Dr. Indradeep Ghosh, Fujitsu
This talk will describe the efforts on automatic software testing at Fujitsu using KLEE
-based symbolic execution. Initially KLEE
was extended within Fujitsu to create tests for C++ programs in a tool named KLOVER
. The talk will highlight the subtle modifications to KLEE
required to handle symbolic execution of C++ programs efficiently. Subsequently KLEE
was customized into a tool named FSX
targeting automatic unit test generation of C and C++ programs. This tool addressed some of the performance bottlenecks that were encountered while using KLEE
in an industrial setting. It also implemented a novel technique for automated and fine-grained incremental generation of unit tests through minimal augmentation of an existing test suite. The technique uses iterative, incremental refinement of test-drivers and symbolic execution, guided by a diagnostics engine. Actual use case results will be provided to demonstrate the efficacy of this technique on industrial examples leading to productivity improvements and software quality improvements within Fujitsu.
Indradeep Ghosh received the Bachelor of Technology degree in Computer Science and Engineering from the Indian Institute of Technology, Kharagpur in 1993. He received the M.A.
and Ph.D. degree in Electrical Engineering from Princeton University, New Jersey, USA
, in 1995 and 1998 respectively. Since 1998 he has been working on various research topics at Fujitsu Laboratories of America in Sunnyvale, California, USA
, where he is currently a Director leading a team of 10 researchers working on various aspects of software quality and security. He has authored or co-authored more than 50 technical articles in international journals and conferences and holds over 40 US
patents. His research interests include various areas of verification, validation and testing of software and hardware systems.
Dr. Peng Li, Baidu
We present ConcFuzzer, a hybrid vulnerability detection tool which
leverages greybox fuzzing and concolic execution in a complementary
manner, to catch deeper bugs in C/C++ programs. Greybox fuzzing system
is inexpensive and effective at catching bugs in realistic software,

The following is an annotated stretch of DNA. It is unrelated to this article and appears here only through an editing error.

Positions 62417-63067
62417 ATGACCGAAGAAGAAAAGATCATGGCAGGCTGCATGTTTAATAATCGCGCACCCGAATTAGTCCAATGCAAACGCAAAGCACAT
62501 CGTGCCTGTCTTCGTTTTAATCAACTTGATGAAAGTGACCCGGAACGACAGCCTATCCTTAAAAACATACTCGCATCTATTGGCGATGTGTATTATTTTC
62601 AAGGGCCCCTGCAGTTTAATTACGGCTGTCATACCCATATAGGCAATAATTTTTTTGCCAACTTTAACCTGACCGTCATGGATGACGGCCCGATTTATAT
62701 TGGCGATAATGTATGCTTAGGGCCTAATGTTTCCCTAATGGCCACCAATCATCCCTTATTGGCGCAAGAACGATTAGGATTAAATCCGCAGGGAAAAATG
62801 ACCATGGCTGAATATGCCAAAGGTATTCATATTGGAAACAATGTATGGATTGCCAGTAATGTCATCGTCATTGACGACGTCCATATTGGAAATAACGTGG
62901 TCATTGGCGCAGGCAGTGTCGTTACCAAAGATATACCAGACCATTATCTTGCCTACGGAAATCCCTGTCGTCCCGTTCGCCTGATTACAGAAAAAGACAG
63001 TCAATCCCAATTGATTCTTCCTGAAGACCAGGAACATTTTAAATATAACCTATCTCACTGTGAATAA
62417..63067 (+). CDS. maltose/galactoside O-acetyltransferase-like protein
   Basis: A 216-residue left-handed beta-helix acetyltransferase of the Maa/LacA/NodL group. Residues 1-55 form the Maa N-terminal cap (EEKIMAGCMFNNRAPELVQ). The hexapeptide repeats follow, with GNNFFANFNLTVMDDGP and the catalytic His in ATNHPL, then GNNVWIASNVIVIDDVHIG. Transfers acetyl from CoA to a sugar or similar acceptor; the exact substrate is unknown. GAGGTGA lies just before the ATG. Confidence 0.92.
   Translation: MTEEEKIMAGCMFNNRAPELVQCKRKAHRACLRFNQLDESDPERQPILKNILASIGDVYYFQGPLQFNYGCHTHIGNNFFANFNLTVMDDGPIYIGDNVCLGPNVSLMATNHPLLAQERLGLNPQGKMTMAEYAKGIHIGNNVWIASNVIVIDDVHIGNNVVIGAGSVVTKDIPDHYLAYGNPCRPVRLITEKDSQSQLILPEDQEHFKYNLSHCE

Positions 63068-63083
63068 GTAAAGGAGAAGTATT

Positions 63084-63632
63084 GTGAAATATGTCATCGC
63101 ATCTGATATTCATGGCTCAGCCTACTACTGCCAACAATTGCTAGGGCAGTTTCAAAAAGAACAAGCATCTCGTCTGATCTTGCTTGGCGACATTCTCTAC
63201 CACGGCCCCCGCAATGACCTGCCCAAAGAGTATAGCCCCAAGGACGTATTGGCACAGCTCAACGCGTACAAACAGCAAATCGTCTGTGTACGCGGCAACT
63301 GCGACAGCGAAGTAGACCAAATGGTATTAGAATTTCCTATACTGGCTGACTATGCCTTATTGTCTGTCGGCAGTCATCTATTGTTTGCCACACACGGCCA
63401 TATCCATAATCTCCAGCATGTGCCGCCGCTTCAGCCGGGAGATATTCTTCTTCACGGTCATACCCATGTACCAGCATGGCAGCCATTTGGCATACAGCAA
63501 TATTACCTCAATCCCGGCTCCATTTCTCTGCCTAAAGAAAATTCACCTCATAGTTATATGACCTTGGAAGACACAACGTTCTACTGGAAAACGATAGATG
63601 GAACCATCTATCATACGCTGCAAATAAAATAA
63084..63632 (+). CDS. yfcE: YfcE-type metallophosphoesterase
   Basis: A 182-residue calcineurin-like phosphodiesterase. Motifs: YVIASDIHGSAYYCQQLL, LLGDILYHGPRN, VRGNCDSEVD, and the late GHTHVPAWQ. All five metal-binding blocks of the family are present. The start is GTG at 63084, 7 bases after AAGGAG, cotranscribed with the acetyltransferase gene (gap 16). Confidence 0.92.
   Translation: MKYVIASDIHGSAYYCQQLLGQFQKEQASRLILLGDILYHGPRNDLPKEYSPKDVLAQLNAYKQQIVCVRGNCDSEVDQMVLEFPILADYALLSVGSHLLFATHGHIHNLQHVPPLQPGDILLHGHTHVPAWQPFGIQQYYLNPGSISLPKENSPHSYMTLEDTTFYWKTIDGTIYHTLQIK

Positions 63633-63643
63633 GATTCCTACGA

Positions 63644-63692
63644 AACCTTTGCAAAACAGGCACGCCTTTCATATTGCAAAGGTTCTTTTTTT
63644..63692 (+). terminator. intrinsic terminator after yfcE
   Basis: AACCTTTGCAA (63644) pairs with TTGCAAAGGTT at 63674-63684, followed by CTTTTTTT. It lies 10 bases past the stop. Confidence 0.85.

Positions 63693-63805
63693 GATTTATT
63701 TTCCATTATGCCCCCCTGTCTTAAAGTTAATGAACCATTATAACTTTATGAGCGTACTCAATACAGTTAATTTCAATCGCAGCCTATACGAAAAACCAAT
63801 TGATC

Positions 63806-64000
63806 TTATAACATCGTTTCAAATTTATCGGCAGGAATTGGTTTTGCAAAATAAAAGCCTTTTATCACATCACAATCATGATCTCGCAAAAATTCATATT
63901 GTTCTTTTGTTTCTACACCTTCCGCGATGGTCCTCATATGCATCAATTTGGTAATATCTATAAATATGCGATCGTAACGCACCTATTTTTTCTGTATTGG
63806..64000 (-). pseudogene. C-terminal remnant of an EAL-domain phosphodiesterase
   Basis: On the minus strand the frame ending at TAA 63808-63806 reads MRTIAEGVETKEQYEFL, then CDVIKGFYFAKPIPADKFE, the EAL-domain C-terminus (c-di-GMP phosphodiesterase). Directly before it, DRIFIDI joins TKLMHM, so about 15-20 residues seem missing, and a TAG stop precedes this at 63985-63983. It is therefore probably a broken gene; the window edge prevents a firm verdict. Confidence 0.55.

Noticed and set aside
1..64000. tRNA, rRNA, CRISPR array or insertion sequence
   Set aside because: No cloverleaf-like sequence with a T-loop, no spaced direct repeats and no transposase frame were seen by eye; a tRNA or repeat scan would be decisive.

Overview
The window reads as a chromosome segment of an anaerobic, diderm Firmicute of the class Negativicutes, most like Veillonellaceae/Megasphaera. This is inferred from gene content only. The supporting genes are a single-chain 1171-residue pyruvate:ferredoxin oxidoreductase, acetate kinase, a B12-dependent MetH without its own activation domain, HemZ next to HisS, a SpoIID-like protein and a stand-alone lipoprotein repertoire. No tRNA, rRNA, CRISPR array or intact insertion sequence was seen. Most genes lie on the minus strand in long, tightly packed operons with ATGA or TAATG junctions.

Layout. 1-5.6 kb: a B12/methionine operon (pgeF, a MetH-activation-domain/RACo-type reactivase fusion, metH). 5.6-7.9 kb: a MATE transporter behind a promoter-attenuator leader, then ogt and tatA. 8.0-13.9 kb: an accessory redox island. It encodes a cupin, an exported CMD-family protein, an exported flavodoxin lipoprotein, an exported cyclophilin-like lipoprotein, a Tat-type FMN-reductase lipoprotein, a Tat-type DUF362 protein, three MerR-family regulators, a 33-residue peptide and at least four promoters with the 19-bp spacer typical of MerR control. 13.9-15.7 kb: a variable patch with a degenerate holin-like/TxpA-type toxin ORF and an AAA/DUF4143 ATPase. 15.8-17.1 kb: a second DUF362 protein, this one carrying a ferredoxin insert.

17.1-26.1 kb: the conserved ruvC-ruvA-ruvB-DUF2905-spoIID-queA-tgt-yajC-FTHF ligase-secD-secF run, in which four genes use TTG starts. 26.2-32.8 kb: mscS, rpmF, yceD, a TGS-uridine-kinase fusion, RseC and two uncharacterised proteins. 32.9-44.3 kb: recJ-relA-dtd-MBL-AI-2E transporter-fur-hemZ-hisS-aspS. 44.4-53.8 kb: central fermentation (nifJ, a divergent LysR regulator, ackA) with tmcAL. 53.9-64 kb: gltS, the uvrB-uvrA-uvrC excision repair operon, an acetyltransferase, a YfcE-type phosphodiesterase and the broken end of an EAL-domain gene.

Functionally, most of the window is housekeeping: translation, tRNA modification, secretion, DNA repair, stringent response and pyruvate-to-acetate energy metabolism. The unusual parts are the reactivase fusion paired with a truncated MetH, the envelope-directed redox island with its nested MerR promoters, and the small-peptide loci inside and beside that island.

however, it is always prevented from exploring deeper code space by
complex checks, and it may also miss some bugs which can only be exposed
dependent on particular inputs. Concolic execution is more expensive and
efficient to expose deeper bugs, but it suffers from scalability issues,
for example, the well-known state explosion problem. By combining the
strengths of the two techniques, we mitigate their weaknesses, relieving
the path explosion in concolic execution and the incompleteness in fuzzing.
We use AFL
, which are both state of art in greybox fuzzing and
concolic execution respectively, to construct ConcFuzzer.
Base on compiler instrumentation AFL
is able to compute and prioritize
inputs, the concrete inputs produced by AFL
are used to guide concolic
execution; once new inputs generated by KLEE
are found, they are
provided to AFL
to exercise new compartments of an application.
In this talk I will introduce the architecture of ConcFuzzer and KLEE
extension we contributed to. Notably, we extended ConcFuzzer to well
support fuzzing C++ programs. Our application of ConcFuzzer upon Apollo
(Baidu’s open-source autonomous driving platform) proves its efficacy
and effectiveness. We will further show concrete coverage stats and some
vulnerability discoveries in testing well-known libraries, such as
Peng Li is a staff security scientist in Baidu X-Lab. His research lies in applying static analysis, dynamic analysis and formal verification methodologies to improve correctness, reliability and security of complex software systems. Currently he is building a system named ConcFuzzer which is a hybrid system which leverages concolic execution and greybox